Alwaght– Early this week, the UN Syria envoy Staffan de Mistura said that Syria is heading to a catastrophic partition, warning that the war-hit nation could see the return of the ISIS terrorist group if no inclusive peace settlement is reached.
The envoy, addressing the audience at the Geneva Graduate Institute, said: “The truth is that a soft, long-term partition of Syria, which (is) the one that we are witnessing at the moment, in different areas of control, will be a catastrophe, not only for Syria but for the whole region.”
Not only UN worried
But the UN is not the only party that is concerned about the risks of the partition of Syria. The central government of Syria has growing worries, too. Other parties, mainly Iran and Russia, in the past warned some foreign sides against taking measures that could result in breaking Syria into smaller parts. The Russian Foreign Minister Sergey Lavrov has recently pointed to the issue during a speech at a summit in Russia’s resort city of Sochi. He said that the US seems to have taken a course toward dividing Syria that Russia is aware of and will ask Washington about it.
The Islamic Republic of Iran has also over and over accused the Western powers, especially the US, of seeking to divide Syria by offering various kinds of support to the armed groups fighting the legitimate government in Damascus. In late February, the Iranian Foreign Minister Mohammad Javad Zarif, addressing a conference titled “Russia in the Middle East: Playing on All Fields”, held that some of the Kurdish groups are exploited by the foreign parties. He pointed to the abuse of the Kurdish Democratic Union Party of Syria, saying that Washington realizes Syria division plans by backing the Kurdish group.
All these remarks signal that the concerns about Syria partition are not limited to the UN. Rather, Russia and Iran are severely uneasy with outlooks of the partition of the crisis-hit country. The remarks, moreover, make it clear that Syria division as a dangerous scenario is still a point of debate.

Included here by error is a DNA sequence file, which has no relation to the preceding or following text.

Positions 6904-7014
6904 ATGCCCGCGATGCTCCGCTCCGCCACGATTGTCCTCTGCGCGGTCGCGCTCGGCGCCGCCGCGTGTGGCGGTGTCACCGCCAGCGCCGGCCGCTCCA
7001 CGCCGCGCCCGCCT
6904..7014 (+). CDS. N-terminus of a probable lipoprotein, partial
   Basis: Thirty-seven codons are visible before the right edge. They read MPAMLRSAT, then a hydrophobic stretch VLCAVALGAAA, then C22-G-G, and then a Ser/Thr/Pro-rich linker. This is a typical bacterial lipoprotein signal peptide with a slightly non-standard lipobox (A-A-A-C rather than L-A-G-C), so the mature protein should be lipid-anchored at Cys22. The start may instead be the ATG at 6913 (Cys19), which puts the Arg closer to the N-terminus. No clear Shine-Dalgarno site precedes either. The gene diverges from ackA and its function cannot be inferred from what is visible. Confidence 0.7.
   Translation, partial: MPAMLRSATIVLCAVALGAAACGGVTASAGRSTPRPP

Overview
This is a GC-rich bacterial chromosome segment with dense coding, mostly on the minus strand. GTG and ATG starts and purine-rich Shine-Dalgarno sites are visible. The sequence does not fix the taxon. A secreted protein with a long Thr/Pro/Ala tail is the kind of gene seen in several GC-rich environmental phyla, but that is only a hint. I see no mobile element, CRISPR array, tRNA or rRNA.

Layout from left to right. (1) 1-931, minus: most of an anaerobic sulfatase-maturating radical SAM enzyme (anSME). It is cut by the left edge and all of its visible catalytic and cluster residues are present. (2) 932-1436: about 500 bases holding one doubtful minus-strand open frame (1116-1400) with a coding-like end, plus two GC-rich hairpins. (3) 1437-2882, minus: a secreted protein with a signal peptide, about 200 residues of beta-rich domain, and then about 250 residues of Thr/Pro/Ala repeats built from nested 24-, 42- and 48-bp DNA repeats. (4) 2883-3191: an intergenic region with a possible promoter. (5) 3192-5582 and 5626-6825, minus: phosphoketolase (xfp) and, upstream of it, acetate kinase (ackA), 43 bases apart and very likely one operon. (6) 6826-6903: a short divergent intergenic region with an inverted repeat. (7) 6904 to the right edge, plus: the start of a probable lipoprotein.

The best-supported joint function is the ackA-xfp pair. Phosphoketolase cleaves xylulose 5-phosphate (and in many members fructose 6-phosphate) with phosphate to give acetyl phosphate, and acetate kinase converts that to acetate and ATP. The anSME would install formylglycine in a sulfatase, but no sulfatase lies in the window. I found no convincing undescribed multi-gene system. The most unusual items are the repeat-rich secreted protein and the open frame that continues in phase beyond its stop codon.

Transferring ISIS to safety for later muscle flexing
Talking about the split of Syria automatically echoes the story of ISIS barbarity over the past years in Syria and seizure of large swaths of territory in the country by this terrorist group. After the fatal blows ISIS received last year from the Syrian army and its allies on the ground, the terrorist group roughly lost its power of influencing the Syrian developments, at least militarily. Still, some interactions of the West with the fundamentalist terrorists herald the Western sides’ plans to revive ISIS on the Syria battle fronts to play a role in the future developments.
Over last year, a series of news came out to relate how the American troops established links with ISIS in Syria and Iraq. The latest news on the case came out just this week when the media reports suggested that US transferred ISIS members in Syria, fueling new concerns about the possibility of the terrorist group’s rise afresh in some parts of Syria on the strength of the Western help.
Last week, the Syrian Arab News Agency (SANA), quoting its local sources, noted that three US helicopters have recently landed in an area between Al-Jaysi and Klu villages, two kilometers away from Tell Hamis town in northeastern Hasakah province. The reports added that the American troops accompanied four people who appeared to be ISIS commanders from their hideout into the helicopter.